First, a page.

it is clear that it is written by someone who has English as a second language, but it looks much more professional and serious! This is a good way to get better help and better attitudes, and it doesn't require you to learn anything at all, it just needs you to take a little more time with your posts.

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The current stereotype is C# is slower than c++ maybe some of you c# proponents could run an few tests and prove the stereotype wrong. Flaming ejele for not justifying his claims then claiming c++ code is so badly written its slower(markadrake) with no evidence is hypocrisy.

[Edited by - RobN on May 11, 2007 1:38:36 PM]

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Another thing you might look into is Visual C++ with Managed Extensions. This will allow you to program in a safer C#/Java like environment with the 'option' to use C++ features. This is much like writing a program in C/C++ and having the 'option' to use assembly.

KW.

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Quote:

The current stereotype is C# is slower than c++ maybe some of you c# proponents could run an few tests and prove the stereotype wrong instead of shooting people down. Flaming ejele for not justifying his claims then claiming c++ code is so badly written its slower(markadrake) with no evidence is hypocrisy.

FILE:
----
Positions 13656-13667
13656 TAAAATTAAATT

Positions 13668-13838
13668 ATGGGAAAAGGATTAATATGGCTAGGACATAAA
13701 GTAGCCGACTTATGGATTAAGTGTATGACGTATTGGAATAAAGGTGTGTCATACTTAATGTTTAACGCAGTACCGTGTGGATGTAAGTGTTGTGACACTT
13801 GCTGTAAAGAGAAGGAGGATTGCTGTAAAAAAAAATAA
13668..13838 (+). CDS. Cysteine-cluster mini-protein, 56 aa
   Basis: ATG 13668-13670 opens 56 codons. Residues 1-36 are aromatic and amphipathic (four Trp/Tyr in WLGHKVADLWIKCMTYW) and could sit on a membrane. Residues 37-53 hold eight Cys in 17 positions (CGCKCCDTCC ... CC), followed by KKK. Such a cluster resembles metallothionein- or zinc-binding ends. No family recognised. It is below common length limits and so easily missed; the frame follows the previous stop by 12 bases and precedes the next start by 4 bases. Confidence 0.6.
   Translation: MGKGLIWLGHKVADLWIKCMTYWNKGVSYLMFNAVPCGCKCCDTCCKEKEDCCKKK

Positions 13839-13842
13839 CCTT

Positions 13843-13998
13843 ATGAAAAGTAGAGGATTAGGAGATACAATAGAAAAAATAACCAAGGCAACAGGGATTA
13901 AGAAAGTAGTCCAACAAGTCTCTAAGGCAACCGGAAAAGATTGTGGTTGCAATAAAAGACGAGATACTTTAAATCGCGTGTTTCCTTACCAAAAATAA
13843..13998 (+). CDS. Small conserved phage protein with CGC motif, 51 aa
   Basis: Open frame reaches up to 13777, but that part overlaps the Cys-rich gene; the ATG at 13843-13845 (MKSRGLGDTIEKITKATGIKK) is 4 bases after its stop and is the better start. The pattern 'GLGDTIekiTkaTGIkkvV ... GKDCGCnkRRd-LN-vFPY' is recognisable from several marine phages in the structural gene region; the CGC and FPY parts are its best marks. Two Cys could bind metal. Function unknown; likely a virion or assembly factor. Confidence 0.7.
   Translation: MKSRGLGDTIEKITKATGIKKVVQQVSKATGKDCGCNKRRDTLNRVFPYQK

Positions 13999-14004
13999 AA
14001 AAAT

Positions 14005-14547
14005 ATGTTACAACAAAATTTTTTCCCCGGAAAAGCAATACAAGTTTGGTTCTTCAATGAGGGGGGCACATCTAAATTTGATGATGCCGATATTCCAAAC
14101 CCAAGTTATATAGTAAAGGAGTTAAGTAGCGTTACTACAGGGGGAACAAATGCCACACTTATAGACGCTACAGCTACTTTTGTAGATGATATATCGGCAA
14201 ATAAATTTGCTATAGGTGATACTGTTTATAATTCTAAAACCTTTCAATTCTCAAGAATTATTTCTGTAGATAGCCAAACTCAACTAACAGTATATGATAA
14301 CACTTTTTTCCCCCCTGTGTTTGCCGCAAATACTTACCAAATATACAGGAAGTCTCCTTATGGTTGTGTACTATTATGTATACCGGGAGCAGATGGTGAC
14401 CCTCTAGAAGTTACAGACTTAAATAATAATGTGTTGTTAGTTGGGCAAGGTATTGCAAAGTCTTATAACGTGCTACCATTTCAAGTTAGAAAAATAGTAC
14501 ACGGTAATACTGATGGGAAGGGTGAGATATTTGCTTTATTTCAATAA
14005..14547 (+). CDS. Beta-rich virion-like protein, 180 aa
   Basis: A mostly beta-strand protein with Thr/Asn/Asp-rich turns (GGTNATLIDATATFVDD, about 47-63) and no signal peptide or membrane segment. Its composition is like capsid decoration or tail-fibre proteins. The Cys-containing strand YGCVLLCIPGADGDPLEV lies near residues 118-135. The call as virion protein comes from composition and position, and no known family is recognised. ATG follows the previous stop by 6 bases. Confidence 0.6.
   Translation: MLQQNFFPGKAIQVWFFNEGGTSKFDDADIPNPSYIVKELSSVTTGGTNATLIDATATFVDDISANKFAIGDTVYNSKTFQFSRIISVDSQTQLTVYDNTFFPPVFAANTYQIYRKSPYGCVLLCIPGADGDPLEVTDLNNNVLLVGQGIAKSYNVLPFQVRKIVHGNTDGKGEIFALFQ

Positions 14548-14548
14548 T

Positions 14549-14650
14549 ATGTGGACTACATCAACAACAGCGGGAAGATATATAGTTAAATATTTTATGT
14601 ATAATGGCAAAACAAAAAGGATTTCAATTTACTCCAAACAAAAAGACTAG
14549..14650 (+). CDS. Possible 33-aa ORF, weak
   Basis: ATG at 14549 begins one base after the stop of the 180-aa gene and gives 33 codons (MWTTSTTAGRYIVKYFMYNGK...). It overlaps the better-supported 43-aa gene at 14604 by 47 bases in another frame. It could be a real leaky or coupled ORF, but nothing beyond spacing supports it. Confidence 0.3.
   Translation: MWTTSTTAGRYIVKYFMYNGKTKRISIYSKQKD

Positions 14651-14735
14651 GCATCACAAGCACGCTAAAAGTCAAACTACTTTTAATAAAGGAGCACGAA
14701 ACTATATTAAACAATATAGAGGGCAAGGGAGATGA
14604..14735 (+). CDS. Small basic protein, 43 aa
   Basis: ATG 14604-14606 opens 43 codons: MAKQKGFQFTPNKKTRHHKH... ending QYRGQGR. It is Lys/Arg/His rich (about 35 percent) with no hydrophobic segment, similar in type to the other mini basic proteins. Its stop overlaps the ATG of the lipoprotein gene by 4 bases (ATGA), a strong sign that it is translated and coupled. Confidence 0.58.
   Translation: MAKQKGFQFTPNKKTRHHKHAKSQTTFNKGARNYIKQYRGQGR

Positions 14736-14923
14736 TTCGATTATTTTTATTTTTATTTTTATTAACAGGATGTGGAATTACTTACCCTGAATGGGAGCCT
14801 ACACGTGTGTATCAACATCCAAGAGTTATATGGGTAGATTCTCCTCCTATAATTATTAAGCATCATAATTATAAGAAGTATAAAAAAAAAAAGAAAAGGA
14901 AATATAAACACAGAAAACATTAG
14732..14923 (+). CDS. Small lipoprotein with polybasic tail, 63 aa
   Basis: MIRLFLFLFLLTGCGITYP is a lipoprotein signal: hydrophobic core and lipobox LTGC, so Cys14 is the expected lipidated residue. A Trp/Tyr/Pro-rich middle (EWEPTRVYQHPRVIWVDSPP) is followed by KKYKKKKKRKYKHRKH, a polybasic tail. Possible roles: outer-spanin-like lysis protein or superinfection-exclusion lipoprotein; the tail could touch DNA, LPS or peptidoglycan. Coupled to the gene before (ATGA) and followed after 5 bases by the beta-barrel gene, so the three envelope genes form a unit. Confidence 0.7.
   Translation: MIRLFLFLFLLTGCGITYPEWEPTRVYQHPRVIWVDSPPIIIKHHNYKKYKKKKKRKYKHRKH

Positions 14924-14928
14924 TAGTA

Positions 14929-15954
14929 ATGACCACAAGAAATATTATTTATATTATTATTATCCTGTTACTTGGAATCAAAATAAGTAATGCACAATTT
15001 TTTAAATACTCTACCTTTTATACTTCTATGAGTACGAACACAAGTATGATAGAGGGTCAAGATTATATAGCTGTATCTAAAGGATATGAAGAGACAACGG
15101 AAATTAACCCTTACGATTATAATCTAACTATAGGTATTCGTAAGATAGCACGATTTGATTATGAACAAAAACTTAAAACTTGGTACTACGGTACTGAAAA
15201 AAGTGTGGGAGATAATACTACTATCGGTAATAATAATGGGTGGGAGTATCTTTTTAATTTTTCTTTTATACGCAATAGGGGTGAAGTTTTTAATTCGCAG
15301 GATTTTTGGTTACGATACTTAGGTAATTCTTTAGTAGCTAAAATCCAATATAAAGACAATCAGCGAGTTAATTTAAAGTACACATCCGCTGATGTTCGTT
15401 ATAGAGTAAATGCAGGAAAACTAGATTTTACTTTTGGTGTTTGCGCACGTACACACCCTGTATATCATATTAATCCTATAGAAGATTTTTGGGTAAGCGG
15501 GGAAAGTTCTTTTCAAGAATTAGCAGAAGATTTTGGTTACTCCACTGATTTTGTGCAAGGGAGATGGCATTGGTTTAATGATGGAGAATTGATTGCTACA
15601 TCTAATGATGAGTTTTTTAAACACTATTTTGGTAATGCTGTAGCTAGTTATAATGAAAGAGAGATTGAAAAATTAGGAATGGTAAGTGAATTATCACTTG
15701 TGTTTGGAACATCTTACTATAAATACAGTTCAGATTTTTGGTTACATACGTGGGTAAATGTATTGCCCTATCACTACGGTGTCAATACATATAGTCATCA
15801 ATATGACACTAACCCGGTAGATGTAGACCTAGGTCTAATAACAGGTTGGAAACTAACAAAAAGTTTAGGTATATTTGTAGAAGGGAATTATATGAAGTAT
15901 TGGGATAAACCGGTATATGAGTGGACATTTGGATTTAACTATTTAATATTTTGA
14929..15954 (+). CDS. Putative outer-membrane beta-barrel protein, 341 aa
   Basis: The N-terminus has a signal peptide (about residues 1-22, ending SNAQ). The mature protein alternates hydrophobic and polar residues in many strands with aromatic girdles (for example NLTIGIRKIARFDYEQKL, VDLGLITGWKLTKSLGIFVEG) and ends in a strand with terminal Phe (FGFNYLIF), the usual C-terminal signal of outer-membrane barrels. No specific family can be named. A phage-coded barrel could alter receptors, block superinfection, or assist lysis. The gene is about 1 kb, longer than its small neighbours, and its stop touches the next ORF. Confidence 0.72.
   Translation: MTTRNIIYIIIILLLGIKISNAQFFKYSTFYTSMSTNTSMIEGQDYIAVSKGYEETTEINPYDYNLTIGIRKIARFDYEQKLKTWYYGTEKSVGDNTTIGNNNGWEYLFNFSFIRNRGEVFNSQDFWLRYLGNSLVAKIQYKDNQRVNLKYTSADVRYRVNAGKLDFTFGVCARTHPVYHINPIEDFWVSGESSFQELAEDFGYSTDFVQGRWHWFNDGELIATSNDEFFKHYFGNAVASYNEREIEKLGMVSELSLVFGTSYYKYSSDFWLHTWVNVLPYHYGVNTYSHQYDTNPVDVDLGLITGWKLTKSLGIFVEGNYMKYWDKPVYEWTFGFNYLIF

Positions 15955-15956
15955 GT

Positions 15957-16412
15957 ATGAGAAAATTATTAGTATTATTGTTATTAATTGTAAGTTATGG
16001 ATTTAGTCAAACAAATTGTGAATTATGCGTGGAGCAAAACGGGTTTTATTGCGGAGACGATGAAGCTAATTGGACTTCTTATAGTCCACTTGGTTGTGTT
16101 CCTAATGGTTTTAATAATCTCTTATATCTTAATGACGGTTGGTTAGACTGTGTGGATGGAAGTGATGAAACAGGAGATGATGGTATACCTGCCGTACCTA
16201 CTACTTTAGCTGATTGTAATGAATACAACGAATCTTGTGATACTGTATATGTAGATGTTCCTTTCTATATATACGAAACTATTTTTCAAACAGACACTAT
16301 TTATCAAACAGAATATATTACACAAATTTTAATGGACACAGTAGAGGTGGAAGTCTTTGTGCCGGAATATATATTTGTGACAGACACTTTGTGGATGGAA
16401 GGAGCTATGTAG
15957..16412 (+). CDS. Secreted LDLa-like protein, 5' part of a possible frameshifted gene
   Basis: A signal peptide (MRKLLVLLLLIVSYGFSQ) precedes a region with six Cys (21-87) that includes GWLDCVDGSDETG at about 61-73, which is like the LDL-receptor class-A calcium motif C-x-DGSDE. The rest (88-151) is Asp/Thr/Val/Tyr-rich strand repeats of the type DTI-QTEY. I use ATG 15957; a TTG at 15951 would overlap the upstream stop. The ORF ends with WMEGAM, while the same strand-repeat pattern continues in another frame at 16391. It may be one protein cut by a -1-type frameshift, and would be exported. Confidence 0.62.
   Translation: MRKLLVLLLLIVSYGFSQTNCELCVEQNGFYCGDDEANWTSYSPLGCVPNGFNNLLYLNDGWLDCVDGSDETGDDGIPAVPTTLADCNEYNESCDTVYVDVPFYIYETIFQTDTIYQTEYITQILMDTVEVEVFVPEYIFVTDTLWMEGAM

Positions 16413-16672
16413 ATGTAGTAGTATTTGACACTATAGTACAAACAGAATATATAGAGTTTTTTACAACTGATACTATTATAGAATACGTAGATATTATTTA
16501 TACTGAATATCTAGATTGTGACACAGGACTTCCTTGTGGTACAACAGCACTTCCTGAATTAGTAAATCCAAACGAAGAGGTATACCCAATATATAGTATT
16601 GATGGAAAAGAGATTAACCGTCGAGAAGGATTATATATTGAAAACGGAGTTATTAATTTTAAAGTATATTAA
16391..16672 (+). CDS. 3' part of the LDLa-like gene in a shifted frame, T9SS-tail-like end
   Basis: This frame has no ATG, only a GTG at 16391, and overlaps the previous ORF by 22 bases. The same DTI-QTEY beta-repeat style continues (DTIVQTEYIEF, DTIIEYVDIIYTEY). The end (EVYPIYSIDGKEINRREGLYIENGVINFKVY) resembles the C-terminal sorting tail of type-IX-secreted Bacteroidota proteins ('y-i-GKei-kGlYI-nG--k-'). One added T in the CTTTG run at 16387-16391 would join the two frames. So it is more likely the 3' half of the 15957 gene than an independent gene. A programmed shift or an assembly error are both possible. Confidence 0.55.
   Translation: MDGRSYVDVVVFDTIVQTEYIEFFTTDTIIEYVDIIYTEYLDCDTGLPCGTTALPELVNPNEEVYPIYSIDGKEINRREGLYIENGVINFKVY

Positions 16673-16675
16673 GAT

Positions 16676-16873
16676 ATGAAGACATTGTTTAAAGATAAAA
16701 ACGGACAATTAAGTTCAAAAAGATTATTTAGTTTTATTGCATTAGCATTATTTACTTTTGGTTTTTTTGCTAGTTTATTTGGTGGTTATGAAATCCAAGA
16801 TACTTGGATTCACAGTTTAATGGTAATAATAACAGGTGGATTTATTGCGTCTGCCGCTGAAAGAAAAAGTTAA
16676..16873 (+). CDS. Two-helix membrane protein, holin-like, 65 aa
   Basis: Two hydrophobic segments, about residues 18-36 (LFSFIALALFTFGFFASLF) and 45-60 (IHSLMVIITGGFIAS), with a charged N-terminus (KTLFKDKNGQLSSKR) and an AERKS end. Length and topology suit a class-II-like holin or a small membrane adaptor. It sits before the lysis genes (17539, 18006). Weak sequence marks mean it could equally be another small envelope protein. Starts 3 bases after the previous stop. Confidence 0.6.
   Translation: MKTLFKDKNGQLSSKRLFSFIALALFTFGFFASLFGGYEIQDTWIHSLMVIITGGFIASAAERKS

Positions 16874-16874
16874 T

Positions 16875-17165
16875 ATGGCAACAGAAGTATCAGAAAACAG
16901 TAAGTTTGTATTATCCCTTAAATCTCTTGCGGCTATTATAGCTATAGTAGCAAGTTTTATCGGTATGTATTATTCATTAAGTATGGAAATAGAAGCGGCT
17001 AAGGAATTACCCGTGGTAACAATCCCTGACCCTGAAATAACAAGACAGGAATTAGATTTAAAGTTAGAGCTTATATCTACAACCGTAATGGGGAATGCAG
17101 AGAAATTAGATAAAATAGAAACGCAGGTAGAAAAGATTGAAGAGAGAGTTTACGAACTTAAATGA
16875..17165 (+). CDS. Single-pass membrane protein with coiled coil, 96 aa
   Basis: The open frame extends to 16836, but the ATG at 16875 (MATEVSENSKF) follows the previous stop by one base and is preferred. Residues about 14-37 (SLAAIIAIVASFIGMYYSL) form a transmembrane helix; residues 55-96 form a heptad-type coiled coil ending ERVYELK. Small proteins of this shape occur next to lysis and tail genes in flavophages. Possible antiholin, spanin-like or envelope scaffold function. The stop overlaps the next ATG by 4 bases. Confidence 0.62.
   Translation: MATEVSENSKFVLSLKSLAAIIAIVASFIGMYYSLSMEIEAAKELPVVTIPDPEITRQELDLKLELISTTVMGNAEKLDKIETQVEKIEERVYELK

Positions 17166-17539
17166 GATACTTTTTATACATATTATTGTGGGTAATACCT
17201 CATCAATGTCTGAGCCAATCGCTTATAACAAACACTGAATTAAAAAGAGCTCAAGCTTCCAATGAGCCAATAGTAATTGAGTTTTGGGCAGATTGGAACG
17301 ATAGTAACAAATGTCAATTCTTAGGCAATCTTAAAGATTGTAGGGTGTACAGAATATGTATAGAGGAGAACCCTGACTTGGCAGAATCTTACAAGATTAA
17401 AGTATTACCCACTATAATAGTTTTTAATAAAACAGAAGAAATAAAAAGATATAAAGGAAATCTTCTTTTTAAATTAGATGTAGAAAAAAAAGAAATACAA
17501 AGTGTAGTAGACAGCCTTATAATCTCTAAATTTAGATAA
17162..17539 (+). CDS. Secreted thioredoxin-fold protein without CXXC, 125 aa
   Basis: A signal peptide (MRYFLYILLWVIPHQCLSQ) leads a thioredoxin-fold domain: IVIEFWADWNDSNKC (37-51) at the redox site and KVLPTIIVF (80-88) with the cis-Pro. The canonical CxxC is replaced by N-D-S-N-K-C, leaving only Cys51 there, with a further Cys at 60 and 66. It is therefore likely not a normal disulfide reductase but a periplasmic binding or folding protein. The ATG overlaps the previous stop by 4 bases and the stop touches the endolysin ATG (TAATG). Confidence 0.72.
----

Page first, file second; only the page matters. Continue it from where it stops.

Here's the thing. Benchmarking languages is pretty much meaningless. A language itself is little more than a gloried BNF grammar and some assorted rules as defined by the language's standard. When people discuss the relative "performance" of "language X" versus "language Y," then those people are doing one of two things:

a) demonstrating their relative ignorance of the field of computing and language theory, or
b) eliding (because it is understood, hopefully, by all parties involved) the assertion that the comparison is less to do with X versus Y and more with particular implementations of those languages being applied to particular solutions to particular problems.

ejele's comments about the relative performance of C++ versus C# seem to be grounded firmly in the realm of (a), since he has never bothered to follow up with concrete evidence of anything.

Furthermore, when we consider (b), we note that it deals entirely with specifics. Benchmarking those things is exceedingly difficult, because performance, in general, is a very fickle thing influenced by a number of subtle factors. Many C++/C# benchmarks are exceedingly flawed, written by people without sufficient experience in one or both languages; C++ and C# (and any two languages, in general) are far too different in underlying paradigms and concepts they use to be compared naively by using nearly-identical (as near as is required to compile) source code -- but that's what most "benchmarks" do.